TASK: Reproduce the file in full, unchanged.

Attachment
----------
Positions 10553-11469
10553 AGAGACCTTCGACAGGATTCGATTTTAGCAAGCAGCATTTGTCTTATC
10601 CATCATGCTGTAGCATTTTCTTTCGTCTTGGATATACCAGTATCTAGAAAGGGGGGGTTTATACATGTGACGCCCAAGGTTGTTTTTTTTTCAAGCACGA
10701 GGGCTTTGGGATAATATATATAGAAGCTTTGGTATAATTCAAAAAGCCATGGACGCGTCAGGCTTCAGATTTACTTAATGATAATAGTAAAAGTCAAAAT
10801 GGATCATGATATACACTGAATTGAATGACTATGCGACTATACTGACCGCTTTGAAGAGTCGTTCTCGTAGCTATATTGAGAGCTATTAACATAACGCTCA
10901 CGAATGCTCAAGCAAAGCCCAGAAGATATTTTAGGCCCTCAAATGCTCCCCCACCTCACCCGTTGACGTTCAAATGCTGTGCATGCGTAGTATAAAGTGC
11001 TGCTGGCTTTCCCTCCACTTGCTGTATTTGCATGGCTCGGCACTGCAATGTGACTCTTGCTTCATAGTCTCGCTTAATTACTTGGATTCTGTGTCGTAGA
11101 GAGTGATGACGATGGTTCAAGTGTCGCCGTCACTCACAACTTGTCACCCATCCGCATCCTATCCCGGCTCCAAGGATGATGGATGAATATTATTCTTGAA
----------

Positions 10553-11469
10553 AGAGACCTTCGACAGGATTCGATTTTAGCAAGCAGCATTTGTCTTATC
10601 CATCATGCTGTAGCATTTTCTTTCGTCTTGGATATACCAGTATCTAGAAAGGGGGGGTTTATACATGTGACGCCCAAGGTTGTTTTTTTTTCAAGCACGA
10701 GGGCTTTGGGATAATATATATAGAAGCTTTGGTATAATTCAAAAAGCCATGGACGCGTCAGGCTTCAGATTTACTTAATGATAATAGTAAAAGTCAAAAT
10801 GGATCATGATATACACTGAATTGAATGACTATGCGACTATACTGACCGCTTTGAAGAGTCGTTCTCGTAGCTATATTGAGAGCTATTAACATAACGCTCA
10901 CGAATGCTCAAGCAAAGCCCAGAAGATATTTTAGGCCCTCAAATGCTCCCCCACCTCACCCGTTGACGTTCAAATGCTGTGCATGCGTAGTATAAAGTGC
11001 TGCTGGCTTTCCCTCCACTTGCTGTATTTGCATGGCTCGGCACTGCAATGTGACTCTTGCTTCATAGTCTCGCTTAATTACTTGGATTCTGTGTCGTAGA
11101 GAGTGATGACGATGGTTCAAGTGTCGCCGTCACTCACAACTTGTCACCCATCCGCATCCTATCCCGGCTCCAAGGATGATGGATGAATATTATTCTTGAA